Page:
Cyberbullying and real-time cell phone video broadcasting


Qik – a new software application which can be downloaded onto your phone – allows for real-time web streaming of whatever you’d like to capture.  This means that anyone else can see exactly what you see as it is happening.  The software is being ported for different platforms and will soon be available for the iPhone.  I think that it’s a neat tool that can be used to get people to a certain location to promote a grassroots movement or to simply see something fascinating or unique.

I’m sure there will be future functionality to alert individuals when their peers are currently posting a new stream so that they can tune in.  With an increasing number of web-enabled cell phones, they won’t need to run to the nearest desktop or laptop machine – they can just connect to the Internet and watch the stream on their handheld device and then make a decision if they want to go personally check it out.  Furthermore, with optics continuing to improve and flash media capacities and data speeds continuing to increase on cell phones, we will soon have clear, non-jittery streams to watch.

As with any new communications technology, though, the potential for abuse is rife.  For example, an unsuspecting student can be tricked into saying or doing something he wouldn’t normally do while his behavior is video recorded and broadcasted to distant peers tuning in.  Though a stretch, blackmail and extortion can also happen in this setting, with a kid being bullied into compliance under the threat of being “outed” or publicly humiliated through this real-time video streaming.  Gang violence or riots can also be mobilized as the beginnings of fistfights or looting can be broadcasted to summon friends to come and participate.  These are just a few examples; I’m sure there are more.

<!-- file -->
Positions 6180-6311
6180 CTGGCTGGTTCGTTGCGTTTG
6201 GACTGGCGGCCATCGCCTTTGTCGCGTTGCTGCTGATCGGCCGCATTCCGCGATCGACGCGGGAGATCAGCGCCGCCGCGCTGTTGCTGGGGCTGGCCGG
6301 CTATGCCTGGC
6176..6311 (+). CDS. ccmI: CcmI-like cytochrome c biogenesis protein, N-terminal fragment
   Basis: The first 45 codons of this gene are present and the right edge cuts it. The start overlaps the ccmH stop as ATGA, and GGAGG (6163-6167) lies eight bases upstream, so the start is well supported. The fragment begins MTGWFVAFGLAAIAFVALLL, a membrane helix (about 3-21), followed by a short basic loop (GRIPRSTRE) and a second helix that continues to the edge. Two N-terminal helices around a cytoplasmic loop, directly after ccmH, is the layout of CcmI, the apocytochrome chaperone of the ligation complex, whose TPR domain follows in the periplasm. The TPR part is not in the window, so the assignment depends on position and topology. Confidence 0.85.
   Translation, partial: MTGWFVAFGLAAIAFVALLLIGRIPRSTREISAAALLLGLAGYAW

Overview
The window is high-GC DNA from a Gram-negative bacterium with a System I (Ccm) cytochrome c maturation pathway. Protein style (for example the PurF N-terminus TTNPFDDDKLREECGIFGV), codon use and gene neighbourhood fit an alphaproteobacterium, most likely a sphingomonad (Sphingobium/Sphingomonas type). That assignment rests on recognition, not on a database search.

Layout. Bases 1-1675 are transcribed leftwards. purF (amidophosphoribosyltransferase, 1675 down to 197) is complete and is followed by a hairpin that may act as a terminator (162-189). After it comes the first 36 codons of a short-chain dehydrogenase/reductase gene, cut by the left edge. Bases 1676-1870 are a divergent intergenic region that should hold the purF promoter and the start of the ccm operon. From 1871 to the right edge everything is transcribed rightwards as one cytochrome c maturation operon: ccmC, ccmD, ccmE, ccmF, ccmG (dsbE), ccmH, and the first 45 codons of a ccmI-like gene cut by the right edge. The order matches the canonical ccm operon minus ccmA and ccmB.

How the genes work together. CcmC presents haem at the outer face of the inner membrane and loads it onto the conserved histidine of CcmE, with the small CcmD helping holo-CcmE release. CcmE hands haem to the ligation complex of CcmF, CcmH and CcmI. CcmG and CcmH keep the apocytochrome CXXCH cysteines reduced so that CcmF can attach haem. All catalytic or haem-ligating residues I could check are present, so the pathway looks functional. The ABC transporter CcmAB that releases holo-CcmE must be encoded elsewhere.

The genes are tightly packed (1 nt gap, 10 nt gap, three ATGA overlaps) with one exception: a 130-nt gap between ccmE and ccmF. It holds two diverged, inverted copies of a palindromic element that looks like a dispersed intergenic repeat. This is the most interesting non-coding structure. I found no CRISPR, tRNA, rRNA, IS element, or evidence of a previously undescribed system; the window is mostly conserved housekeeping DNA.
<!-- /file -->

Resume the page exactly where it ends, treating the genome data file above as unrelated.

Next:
1. This new technology could also have an interesting effect.

    Think of it this way. Assuming parents assume their roles, kids may be held more accountable for their behavior whether it be bullying or breaking rules. Will this wave of personal, hand-held technology force our future generations to be held to higher standards because they are not able to be out of the “limelight?” Neighbors, friends, family, and parents will have that “little birdie” they once told us about lurking around every corner. Does this type of technology need to be applied to our right to privacy? Do juveniles’ rights to privacy extend that far? This will all lead to more questions and more debates…. Great blog topic.

  2. Wow…

    This is the side of technology that scares me. If you've not seen the latest installment of the Batman series of movies, one of the technological marvels Batman uses to track his enemies is actually a giant network of all of Gotham City's cell phones, transmitting ultra-sonic signals that create an image of the entire city. Yes, this is movie magic, and the method they propose to create an image is complete fiction, but it does open a can of ethical worms that mirrors those that are a potential with the above-described technology. Now couple it with the built-in GPS capabilities on most modern cell phones. It boggles the mind.

    Keep up the discussion, though. As Luke points out, this is a fantastic blog topic.

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